Cyclones fall to Golden Bears 76-73


Photo: Manfred Brugger/Iowa State Daily

Iowa State’s Darion “Jake” Anderson runs with the ball during the Cyclones game against California in Hilton Coliseum on Saturday, December 4, 2010. The Cyclones were up 39-38 at the half.

Jake Lovett

At the start of the second half, the Cyclones led California 39-38.

They would get just one basket in their next 11 possessions, though, leading to a 10-4 run for the Golden Bears with 14:11 left in the game.

Iowa State (6-2) couldn’t overcome the Bears (5-2) and never regained the lead, losing 76-73 Saturday afternoon at Hilton Coliseum.

“We just have to keep it going throughout the whole game. At times I think we have a sense of slacking off,” said senior guard Jake Anderson, who finished the game with 16 points and nine rebounds.

“We have to have more of a killer instinct.”

Iowa State suffered its second loss this week after falling to in-state rival Northern Iowa on Wednesday.

While the game against the Missouri Valley’s Panthers was methodical and slow, much different than the style Iowa State had featured in its first six games, Saturday’s contest with Cal was up-tempo and frenetic.

“We battled them; that’s a good team, that’s a very well-coached team, and they really get after it,” said ISU coach Fred Hoiberg.

Iowa State shot 26-of-63 from the floor in the loss, improving on the 33.3-percent performance on Wednesday in Cedar Falls. 

But, while the execution and effort were there for the Cyclones, the lull at the beginning of the half would be their downfall.

“It’s beyond me how you can’t come out with that killer instinct the entire game,” Hoiberg said. “You got to go out there and control it.”

Hoiberg said the team’s lapse was “disappointing,” and that the team didn’t seem to have a sense of urgency at the beginning of the game’s final period.

“We just couldn’t make the plays down the stretch to win,” he said.

Junior guard Scott Christopherson tried to shoot the Cyclones back into the game, making three 3-point baskets in the contest’s final 10 minutes, including back-to-back makes to tie the game at 69 all with 47 seconds left.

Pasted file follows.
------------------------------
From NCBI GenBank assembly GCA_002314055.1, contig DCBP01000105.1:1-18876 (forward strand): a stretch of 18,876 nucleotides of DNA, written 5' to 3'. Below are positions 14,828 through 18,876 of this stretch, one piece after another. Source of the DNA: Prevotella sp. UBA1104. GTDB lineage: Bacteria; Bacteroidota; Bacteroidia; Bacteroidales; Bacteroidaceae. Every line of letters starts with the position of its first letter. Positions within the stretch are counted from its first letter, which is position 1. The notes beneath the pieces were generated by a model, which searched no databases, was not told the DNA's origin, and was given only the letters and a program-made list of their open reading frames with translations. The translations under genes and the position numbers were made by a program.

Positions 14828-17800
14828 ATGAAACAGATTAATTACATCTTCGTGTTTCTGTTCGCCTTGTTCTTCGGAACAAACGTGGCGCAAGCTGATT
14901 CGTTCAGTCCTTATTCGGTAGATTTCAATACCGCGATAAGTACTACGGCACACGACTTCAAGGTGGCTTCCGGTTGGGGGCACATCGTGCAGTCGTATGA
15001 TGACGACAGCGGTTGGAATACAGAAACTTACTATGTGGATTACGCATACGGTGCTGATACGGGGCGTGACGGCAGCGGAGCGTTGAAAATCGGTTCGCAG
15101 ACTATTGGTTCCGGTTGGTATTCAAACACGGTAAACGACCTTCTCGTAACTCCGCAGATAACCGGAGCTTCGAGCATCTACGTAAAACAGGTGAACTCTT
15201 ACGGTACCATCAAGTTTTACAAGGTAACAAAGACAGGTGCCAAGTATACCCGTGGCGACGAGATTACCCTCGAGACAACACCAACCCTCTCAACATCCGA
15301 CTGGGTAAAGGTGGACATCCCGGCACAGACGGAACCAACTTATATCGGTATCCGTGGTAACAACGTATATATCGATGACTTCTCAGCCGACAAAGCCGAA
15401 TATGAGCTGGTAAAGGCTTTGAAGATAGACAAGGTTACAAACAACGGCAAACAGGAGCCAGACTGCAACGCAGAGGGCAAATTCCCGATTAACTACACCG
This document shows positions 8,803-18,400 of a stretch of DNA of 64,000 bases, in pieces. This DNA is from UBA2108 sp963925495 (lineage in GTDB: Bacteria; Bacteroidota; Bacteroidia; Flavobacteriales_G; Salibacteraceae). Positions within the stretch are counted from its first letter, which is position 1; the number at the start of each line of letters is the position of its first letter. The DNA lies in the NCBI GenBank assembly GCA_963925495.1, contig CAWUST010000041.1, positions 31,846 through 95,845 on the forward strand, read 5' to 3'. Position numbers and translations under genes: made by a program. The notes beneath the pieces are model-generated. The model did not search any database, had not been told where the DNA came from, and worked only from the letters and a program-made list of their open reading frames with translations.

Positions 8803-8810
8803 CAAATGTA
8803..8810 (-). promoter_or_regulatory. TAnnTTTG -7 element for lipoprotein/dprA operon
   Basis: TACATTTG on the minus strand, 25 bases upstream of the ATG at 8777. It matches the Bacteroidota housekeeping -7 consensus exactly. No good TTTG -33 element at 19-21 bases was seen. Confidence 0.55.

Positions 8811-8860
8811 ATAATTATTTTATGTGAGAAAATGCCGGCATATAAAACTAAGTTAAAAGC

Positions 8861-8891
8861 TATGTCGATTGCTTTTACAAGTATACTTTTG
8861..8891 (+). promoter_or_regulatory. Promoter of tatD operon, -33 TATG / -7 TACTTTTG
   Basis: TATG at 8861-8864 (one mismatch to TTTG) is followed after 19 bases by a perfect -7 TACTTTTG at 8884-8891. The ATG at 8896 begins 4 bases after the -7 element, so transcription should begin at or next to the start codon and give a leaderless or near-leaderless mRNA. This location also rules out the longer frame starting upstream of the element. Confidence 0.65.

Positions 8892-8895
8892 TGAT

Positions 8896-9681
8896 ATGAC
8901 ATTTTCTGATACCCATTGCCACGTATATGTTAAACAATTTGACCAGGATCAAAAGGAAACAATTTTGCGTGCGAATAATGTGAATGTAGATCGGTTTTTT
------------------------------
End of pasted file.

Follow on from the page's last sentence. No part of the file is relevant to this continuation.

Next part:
Christopherson made seven deep balls in the game, a career high, and led all scorers with 25 points.

“I think we’re doing a real good job of playing hard and bringing effort. It’s not just enough at this level to play hard. You have to play smart,” Christopherson said.

Iowa State turned the ball over 17 times, compared to just 12 assists. Guard Diante Garrett led the Cyclones in both categories, getting six assists and five turnovers, while also scoring 11 points for the Cyclones.

Defensively, Iowa State allowed Cal to shoot 48.2 percent from the floor — 41.2 percent from 3-point range — after only allowing Northern Iowa to shoot 32.7 percent.

Prior to Saturday’s games, Iowa State’s opponents had shot just 35.4 percent in its first seven games.

“I don’t think it was a step back, I just think we need to do a better job executing defensively,” Anderson said. “The energy is there, the effort is there, we just gotta keep it going throughout the game.”

Anderson and freshman Melvin Ejim each had nine rebounds, and the Cyclones improved on the defensive glass after what Hoiberg thought was a poor rebounding effort against Northern Iowa.

Hoiberg’s squad held Cal to just three offensive boards in the first half, limiting the team’s second-chance opportunities and keeping the game tight.

“It was a very physical game. I was much happier with our effort on the boards today,” Hoiberg said.

The game was physical with Iowa State’s first opponent from a “Power Six” conference — conferences that are among the BCS automatic qualifiers in football.

ISU forward Jamie Vanderbeken sat out much of the second half with four fouls and four Cyclones finished the game with three personals. The teams combined for 37 fouls and  35 turnovers.

Ejim played inside for much of the game against players with more size than him, and was scoreless from the floor until the final minute. While Ejim stands at 6 feet 6 inches, 215 pounds, Cal played four players that stood 6 feet 7 inces or taller.

“For him, going against those bigger stronger more physical players, this is the first time he’s seeing guys like that, that he’s ever played against them,” Hoiberg said. “Now he’s learning against grown men.”

Hoiberg’s jersey filled the ISU student section thanks to the popular Cyclone Alley giveaway, and the partisan crowd of 13,284 was frustrated throughout with officiating on both ends of the court.

However, the crowd’s energy pushed the Cyclones ahead late in the first half and the team seemed to feed off its energy during its comeback push late in the game.

“It was a good college basketball crowd,” said Cal coach Mike Montgomery. “All in all, this was a good win here.”